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The Most Amazing (And Self-Aware) Press Release Ever Written

On any given day corporations, PR firms and marketing personnel disperse thousands of press releases out into the world – touting new products, upcoming events and nearly any other conceivable news nugget you can imagine.

Looking to crow just for the sake of it, PR professional Mitch Delaplane struck a bit of self-promotional gold this week with a release entitled “The Most Amazing Press Release Ever Written.” This vitally important statement was distributed for the sole purpose of praising the fact that it is a vitally important statement.

Here it is:

The Most Amazing Press Release Ever Written

PR Professional Distributes Groundbreaking Press Release

CHICAGO, Jan. 11, 2011 /PRNewswire/ – Mitch Delaplane of PitchPoint Public Relations has issued the most amazing press release ever written. While hundreds of press releases are distributed daily, Delaplane feels this particular release will go down in history as the most amazing press release that has ever been written.

“I’ve been in the business for over ten years and have to say, I’m speechless,” claims Delaplane. ”The title alone grabs you and demands that it be read. Then there’s this quote that completely takes things to an entirely new level. I’m proud of this press release. In fact, I think it is [really] amazing.”

Typically reserved for company news announcements and other public relations communications, the press release has long been the favored default for informing media about exciting, groundbreaking news. Then this news release comes along and changes everything people thought they knew about press releases.

“I’m quoting myself again because the first quote didn’t do it justice,” says Delaplane. ”If you’re still reading this news release, then you know what I’m talking about when I say it’s something special. In fact, it’s 483 words of pure awesomeness. When it crosses the wires, I believe history will have been made.”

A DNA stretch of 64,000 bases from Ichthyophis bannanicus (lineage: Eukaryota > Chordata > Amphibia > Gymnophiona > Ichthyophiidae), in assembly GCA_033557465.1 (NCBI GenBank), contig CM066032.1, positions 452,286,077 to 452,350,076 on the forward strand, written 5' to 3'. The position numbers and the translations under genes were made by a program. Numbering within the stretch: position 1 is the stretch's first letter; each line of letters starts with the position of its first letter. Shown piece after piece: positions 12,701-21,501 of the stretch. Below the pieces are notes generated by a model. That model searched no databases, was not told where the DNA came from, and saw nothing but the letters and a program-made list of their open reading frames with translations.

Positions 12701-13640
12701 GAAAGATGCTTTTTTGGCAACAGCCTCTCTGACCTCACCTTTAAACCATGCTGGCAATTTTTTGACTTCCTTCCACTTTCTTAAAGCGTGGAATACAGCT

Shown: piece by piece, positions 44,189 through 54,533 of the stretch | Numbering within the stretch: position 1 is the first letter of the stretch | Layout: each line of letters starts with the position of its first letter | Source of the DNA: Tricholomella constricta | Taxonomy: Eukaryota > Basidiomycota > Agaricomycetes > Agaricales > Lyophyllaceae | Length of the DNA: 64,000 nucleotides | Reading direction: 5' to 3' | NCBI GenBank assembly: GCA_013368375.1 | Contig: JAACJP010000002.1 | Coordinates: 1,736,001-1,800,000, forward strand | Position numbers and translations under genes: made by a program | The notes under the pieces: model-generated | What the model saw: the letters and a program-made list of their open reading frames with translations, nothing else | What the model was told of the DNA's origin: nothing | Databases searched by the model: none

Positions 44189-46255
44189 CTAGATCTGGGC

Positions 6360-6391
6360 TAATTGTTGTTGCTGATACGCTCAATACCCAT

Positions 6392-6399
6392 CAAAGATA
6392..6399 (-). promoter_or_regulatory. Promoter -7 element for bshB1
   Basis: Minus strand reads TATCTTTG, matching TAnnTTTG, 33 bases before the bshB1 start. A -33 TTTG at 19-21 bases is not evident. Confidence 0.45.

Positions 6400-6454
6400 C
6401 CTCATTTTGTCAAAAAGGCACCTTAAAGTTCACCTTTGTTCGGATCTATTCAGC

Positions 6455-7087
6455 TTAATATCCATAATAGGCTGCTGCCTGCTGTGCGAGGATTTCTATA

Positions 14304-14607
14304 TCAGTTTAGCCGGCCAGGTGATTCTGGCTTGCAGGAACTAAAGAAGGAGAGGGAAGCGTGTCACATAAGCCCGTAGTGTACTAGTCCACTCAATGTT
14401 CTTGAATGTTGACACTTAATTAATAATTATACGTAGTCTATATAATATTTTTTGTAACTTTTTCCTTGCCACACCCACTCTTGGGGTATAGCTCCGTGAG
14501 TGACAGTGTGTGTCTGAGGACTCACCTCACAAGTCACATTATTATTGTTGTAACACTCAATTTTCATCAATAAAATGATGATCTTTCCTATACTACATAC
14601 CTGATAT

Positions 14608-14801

The science behind this Earth-shattering news release lies in its simplicity – no science, just pure old press release craftsmanship. It started with an incredible brainstorming session that asked a very simple question: “what makes a press release amazing?” Elaborate notes from that brainstorm were then formulated into mesmerizing sentences, paragraphs and pages…all expertly designed to make you pause and reflect at the brilliance of this press release.

Every single word of this news release was track changed, stetted, then track changed again to its original draft. Upon final approval, it was spell checked, fact checked and printed for posterity. The result is a two-page, 1.5-spaced news release that is like no other news release in existence.

According to PitchPoint Public Relations you have just read the most amazing press release ever written. If you agree, tell Mitch at mitch@pitchpointpr.com or follow him on Twitter at Lifeisamitch.

If you disagree, issue your own press release and prepare for war.

And now you’re up to date.

(Via Tech Crunch)

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Bleat Along to Classic Holiday Tunes With This Goat Christmas Album
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Feeling a little Grinchy this month? The Sweden branch of ActionAid, an international charity dedicated to fighting global poverty, wants to goat—errr ... goad—you into the Christmas spirit with their animal-focused holiday album: All I Want for Christmas is a Goat.